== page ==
Friday, January 22, 2010

Week #21 Southern Thai

Back in the fall I discovered Northern Thai cuisine, which is quite different from what you find in your average Thai restaurant. Now it's time to head south, to where the flavors are bolder and the peppers hotter. Southern Thai includes more seafood, which is natural, since so much of the southern reaches of the country are surrounded by water. In contrast, the north is landlocked and so serves up more beef, chicken and pork. But in both the north and the south, the balance of sweet, salty, sour, hot and bitter is still the guiding principle behind every dish.

Himself and I went to Rainbow Thai Cuisine in North Hollywood, which our pal Chef Jet Tila places high on his list of the Top Ten Thai Restaurants in Los Angeles. North Hollywood is sort of a "Thai Town North" these days, and it's loaded with Thai restaurants, groceries and bakeries. Since Thai is our favorite cuisine, we love it that our main problem at mealtime is deciding which Thai restaurant to go to. Oh, the sweet agony...!

We started with a fresh spring roll, Rainbow-Thai styled. Just because it has the word "roll" in its name, that doesn't mean you can just pick it up and pop it into your mouth with your fingers. This thing is shaggy and messy, but oh so good. If you order it all by yourself, you really don't need anything else but a glass of Thai iced tea or Thai iced coffee (it's difficult to pick one, so we got one of each to share). This version is actually rolled in a sheet of pastry, and it's topped with a wonderfully bright sweet-n-sour tamarind sauce, a few delicate shrimp and a handful of salad fixings. It looks like the chef got cute with the hot mustard--or perhaps he wanted us to be sure to remember the restaurant's name change.

The menu includes a few curious and evocatively named meals: The Three Friends Salad has chicken, pork and shrimp, and Four Kings Fried Rice contains pork, beef, shrimp and chicken. But we couldn't figure out why the grilled sirloin goes by the name of Crying Tiger, so we spent a portion of the meal coming up with silly explanations. (No, I won't tell you what any of them are--you'll just have to make up your own!)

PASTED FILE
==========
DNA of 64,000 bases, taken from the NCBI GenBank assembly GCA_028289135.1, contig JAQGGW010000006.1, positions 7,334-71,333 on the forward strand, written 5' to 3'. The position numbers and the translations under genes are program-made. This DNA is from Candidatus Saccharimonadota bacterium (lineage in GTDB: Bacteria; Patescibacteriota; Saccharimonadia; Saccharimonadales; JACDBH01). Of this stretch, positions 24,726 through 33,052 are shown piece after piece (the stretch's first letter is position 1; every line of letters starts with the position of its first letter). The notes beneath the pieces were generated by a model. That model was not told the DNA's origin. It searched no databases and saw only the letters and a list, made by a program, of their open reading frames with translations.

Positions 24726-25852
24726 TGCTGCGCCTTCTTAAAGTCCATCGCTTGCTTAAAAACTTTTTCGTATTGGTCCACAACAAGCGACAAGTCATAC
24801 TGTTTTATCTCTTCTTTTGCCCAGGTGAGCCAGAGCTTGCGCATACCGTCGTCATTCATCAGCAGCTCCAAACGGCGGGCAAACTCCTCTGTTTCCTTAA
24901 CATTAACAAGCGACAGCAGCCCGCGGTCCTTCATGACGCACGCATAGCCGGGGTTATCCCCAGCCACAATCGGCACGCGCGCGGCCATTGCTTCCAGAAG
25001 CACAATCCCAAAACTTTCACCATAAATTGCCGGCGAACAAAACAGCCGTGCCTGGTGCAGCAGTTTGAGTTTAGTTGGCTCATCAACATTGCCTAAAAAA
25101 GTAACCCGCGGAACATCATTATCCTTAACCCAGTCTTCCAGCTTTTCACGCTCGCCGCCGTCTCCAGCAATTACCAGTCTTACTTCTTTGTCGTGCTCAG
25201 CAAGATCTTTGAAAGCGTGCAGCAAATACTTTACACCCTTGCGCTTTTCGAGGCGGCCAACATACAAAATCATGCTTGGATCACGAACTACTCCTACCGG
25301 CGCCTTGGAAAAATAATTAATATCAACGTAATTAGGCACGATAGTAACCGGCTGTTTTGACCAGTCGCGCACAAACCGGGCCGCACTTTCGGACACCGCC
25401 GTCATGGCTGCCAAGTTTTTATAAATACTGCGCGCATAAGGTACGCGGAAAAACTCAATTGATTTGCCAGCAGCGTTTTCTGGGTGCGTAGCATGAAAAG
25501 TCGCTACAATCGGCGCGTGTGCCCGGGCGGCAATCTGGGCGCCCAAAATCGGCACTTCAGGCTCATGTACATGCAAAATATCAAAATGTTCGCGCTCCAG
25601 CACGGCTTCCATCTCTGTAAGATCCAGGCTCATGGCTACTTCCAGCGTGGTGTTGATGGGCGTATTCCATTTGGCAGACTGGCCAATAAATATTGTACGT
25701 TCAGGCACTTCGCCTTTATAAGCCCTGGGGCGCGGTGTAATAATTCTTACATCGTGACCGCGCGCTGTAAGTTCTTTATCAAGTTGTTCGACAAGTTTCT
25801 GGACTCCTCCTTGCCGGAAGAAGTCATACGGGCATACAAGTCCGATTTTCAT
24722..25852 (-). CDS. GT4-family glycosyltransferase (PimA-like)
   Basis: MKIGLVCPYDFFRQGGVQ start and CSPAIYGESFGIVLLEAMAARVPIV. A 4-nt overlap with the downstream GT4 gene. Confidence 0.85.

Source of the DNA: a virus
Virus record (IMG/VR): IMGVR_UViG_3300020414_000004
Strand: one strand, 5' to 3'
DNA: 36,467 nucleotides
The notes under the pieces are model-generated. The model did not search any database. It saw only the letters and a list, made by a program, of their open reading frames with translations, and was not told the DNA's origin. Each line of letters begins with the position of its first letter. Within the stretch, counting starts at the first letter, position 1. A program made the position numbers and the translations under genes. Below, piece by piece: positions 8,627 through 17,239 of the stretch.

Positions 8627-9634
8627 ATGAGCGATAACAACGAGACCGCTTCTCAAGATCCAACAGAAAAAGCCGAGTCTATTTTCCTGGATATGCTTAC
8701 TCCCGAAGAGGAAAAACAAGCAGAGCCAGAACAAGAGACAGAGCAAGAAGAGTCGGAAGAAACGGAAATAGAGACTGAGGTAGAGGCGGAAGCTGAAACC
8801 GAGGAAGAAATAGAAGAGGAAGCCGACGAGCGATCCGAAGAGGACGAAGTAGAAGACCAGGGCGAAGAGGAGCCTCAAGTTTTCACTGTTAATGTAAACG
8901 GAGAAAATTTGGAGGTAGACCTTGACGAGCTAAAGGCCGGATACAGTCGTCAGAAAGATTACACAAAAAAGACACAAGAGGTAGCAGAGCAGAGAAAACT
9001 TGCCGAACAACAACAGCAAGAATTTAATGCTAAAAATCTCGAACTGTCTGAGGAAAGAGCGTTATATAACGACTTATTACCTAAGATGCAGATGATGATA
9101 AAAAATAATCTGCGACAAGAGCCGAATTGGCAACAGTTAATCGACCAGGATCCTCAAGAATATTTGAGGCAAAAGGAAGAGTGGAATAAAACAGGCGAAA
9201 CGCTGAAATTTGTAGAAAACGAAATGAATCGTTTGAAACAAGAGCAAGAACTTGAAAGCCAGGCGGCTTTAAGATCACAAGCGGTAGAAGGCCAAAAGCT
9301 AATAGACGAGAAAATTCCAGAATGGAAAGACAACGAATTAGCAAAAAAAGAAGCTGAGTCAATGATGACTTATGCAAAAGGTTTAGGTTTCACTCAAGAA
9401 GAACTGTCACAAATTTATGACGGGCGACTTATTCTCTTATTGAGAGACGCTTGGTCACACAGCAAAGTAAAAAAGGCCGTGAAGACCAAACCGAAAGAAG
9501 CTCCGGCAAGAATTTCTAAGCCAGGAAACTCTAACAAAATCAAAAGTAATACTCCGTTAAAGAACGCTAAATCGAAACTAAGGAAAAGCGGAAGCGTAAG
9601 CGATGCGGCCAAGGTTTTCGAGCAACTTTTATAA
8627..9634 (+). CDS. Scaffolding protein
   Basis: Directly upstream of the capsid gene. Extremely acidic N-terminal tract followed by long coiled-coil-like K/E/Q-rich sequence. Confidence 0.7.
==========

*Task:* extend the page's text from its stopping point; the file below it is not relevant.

Although this particular blog entry is Southern Thai, I just had to order Sai Oua, Thai sausage, a staple of the north, which is one of my most favorite foods in the world. Well, it's pork, so what's not to love? Not only that, but the flavor is superb--seasoned with galangal, lemongrass, lime, garlic, shallot and coriander, it is intensely flavored but not at all hot. You can add the type and degree of heat yourself with fresh ginger slivers, onions and green Thai chiles. Just below the chiles in this photo are some tiny bits of lime that you eat along with the sausage, peel and all. It adds a fresh burst that cuts through the richness of the sausage.
They gave us a generous portion of Hurricane Seafood Soup, which means plenty for lunch today AND tomorrow. The broth, laced with galangal, lemongrass, lime juice and chiles, would have been great all by itself, but it was loaded with fresh, fresh mussels, squid, shrimp and hunks of white fish, all of which were cooked perfectly--not a hunk of rubber anywhere!
I just love these dainty bites of squid--not just tasty, but looking like delicately carved little treasures.

Cha-Po is a trio steamed duck, barbecued pork and crispy, deep-fried pork belly served over rice with a sweet gravy. Once again, fresh veggies and cilantro leaves lightened the richness of this meat-heavy dish.

As if that weren't enough meat, we succumbed to the Waterfall Beef, which was grilled and tossed with onions, chiles, coriander and lime juice. There's a consistency to this dish that you also find with larb (see Week #3 Northern Thai) that comes from the addition of toasted and ground jasmine rice. It thickens the dish so that all those yummy juices don't just slide away. It carries a moderate amount of heat from the chilies, and a nice zing from the lime juice. That generous wedge of raw cabbage on the side provides a little refreshment and relief when your tongue decides it's had enough heat.

We waddled home positively drunk on the fragrances and flavors of this amazingly diverse cuisine, carrying enough to-go boxes to feed us through most of the following week. I stashed everything in the fridge and then curled up with an atlas and studied the map of Thailand. Then I checked out what Lonely Planet had to say about it: "To truly appreciate Thai culture you must understand and appreciate the food. If you become comfortable with both, perhaps you will become a kin jai (eat heart)... Finally you may come to understand what Thais mean when they say they are im jai (full heart), an expression that fuses culinary satisfaction with general contentment."

What a lovely idea!

*If your travels take you to Las Vegas, I recommend you stop in at Wazuzu at the Encore, where Jet serves as executive chef. He's a first rate Thai chef, but with a firm grounding in pan-Asian cuisine.

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